6 October – Hanoi
Wake up about 8.45am.
The good news?
I actually feel pretty good.
Although I did have some really strange dreams during the night.
Of course I can’t remember them, but yeah, they were definitely weird.
The same thing happened in Can Gio, so apart from beer, there’s only one other common denominator – rice wine…..
So anyway, that’s the good news.
The bad news?
Lisa’s not real good.
But that’s alright, as that’s not really my problem.
Apart from feigning a little sympathy from time to time, there’s not much else I can do.
We eventually get over for breakfast around 9.45am, and while Lisa treads carefully around the food at the breakfast bar, I just go with my usual fruit.
Back sitting on the balcony doing the same old, on this particularly fine and sunny morning in Hanoi.
Although the fine and sunny bit is somewhat missed by Lisa, who, apparently, is never, ever drinking rice wine again.
I’ve heard her say similar many times before, but perhaps not surprisingly, other certain alcoholic drinks are usually inserted in place of ‘rice wine’.
We chat to Sophia, and she tells us that she’ll organise a Grab car for us for about 11.30am.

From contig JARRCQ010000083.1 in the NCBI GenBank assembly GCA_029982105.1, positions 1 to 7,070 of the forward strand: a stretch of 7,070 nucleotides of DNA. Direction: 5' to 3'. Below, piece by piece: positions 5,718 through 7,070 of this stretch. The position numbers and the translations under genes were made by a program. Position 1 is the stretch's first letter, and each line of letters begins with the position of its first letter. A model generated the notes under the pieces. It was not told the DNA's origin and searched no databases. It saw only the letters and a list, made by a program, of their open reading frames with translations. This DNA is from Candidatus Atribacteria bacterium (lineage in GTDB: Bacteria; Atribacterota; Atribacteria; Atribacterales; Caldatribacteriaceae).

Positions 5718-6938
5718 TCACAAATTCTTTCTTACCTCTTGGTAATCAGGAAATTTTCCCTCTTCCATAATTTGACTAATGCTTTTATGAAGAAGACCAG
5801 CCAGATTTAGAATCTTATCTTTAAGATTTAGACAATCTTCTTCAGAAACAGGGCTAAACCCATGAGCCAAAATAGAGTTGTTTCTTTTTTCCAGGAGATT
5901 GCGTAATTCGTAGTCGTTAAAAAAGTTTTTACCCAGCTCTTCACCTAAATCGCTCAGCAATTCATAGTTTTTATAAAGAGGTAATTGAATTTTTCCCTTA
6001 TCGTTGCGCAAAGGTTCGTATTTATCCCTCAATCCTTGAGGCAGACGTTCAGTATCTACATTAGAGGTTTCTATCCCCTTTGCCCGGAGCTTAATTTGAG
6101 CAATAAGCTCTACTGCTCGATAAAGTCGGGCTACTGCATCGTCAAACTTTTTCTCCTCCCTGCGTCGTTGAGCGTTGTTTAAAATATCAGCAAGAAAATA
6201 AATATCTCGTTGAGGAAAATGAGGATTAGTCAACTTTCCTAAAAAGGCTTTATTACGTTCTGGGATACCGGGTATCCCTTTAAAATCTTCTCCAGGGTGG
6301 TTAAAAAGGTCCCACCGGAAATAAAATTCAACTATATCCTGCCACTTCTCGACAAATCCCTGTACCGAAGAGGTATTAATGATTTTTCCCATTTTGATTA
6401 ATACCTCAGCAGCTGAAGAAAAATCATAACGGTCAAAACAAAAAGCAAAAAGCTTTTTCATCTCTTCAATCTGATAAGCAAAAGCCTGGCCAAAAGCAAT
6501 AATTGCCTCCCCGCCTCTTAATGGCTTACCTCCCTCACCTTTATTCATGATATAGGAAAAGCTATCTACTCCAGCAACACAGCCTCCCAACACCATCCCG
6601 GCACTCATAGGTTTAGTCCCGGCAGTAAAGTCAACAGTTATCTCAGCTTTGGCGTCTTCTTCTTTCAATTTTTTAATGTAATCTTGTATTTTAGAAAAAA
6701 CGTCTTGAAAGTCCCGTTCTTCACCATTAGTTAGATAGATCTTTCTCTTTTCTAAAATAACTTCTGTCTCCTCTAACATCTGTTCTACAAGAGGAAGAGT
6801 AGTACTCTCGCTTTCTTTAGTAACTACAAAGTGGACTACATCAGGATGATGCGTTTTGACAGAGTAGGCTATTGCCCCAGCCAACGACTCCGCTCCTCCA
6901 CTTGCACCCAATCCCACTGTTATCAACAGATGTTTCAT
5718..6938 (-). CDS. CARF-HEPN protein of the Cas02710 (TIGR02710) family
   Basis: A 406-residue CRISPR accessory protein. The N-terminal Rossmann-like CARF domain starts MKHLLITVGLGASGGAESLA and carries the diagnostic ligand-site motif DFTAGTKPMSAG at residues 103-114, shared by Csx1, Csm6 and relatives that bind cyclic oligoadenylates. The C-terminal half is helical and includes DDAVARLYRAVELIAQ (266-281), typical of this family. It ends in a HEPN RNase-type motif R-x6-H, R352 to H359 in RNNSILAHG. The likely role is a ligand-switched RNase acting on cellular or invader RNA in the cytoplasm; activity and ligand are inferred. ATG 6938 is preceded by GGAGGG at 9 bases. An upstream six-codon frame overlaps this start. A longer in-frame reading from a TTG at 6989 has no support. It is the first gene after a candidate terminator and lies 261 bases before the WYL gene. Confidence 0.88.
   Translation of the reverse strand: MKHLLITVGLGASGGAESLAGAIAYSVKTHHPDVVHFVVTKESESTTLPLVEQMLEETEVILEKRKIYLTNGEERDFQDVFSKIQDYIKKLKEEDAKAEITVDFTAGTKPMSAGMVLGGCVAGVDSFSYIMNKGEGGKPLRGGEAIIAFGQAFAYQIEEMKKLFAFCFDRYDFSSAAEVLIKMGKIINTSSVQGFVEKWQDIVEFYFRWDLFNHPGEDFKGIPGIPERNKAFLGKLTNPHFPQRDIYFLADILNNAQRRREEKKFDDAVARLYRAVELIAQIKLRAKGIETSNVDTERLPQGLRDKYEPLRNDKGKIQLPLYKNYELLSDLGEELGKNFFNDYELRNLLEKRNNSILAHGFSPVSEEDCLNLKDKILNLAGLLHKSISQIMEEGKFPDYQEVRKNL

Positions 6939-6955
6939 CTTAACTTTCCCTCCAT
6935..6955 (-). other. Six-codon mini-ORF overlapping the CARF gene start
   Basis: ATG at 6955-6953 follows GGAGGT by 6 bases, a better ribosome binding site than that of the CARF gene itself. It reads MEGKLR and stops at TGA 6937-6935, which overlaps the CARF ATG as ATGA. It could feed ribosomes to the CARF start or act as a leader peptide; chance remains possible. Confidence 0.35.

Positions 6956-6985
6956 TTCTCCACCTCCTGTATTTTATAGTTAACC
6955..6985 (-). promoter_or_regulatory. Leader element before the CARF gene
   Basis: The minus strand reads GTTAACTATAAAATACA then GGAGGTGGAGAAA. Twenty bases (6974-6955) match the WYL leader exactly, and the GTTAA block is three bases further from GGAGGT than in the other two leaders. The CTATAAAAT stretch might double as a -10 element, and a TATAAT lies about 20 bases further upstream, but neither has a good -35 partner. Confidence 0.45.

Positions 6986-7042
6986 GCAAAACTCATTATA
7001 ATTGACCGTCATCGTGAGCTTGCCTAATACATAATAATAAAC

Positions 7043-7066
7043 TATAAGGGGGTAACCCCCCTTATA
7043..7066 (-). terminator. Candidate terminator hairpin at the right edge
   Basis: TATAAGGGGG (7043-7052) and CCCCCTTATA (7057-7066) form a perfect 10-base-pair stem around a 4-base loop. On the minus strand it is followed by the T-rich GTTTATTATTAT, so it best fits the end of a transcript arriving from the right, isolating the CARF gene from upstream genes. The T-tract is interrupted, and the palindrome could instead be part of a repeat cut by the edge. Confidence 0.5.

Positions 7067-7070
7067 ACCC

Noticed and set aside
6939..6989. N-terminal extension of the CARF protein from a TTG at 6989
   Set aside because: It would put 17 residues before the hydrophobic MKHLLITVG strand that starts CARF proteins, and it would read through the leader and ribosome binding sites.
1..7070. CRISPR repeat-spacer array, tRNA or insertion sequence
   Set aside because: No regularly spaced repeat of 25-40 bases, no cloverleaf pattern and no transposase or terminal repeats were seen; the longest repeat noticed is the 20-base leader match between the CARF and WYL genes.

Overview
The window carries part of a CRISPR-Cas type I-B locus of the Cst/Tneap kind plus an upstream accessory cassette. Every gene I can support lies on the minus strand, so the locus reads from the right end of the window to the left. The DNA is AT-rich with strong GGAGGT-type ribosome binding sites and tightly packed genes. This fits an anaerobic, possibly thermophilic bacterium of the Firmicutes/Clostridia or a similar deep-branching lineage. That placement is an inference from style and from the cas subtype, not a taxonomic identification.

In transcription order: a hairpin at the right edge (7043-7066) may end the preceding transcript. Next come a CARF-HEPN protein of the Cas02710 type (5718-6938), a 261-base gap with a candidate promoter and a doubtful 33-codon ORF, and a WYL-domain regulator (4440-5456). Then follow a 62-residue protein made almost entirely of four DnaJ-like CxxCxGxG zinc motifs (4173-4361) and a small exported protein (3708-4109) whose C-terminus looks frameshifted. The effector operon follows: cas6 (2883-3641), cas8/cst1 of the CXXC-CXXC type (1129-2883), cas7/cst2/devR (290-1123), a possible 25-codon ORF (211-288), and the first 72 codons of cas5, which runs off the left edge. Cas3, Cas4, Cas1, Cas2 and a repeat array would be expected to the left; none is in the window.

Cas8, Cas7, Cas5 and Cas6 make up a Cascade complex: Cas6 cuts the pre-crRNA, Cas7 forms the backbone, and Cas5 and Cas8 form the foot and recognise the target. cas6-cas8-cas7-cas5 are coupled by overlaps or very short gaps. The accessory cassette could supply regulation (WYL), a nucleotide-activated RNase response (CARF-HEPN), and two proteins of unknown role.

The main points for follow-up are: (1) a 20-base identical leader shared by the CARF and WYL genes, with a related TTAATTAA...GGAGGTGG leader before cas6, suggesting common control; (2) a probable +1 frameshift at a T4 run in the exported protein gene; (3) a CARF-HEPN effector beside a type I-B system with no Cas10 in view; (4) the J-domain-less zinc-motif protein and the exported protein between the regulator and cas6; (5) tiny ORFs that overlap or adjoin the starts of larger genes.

That sorted, we’re back out on the streets about 10.15am, and apparently, we’re on a mission.
Well, two missions, actually.
First, Lisa wants to buy Sophia some flowers for having us over for lunch. And second, she needs paracetamol.
With limited time, as well as the way she’s feeling, both things are rather urgent.
We find a flower vendor walking around with her flower laden bike, and while her flowers have probably spent an hour or so too long in the hot sun, we’re running out of options.
A bunch is quickly chosen, money handed over, and then some of that money returned as I misunderstood the amount she was asking for.
Yep, proof again that not all street vendors are out to get you.
Being near our café, and still minus this morning’s caphe sua da, we take the opportunity to rectify that.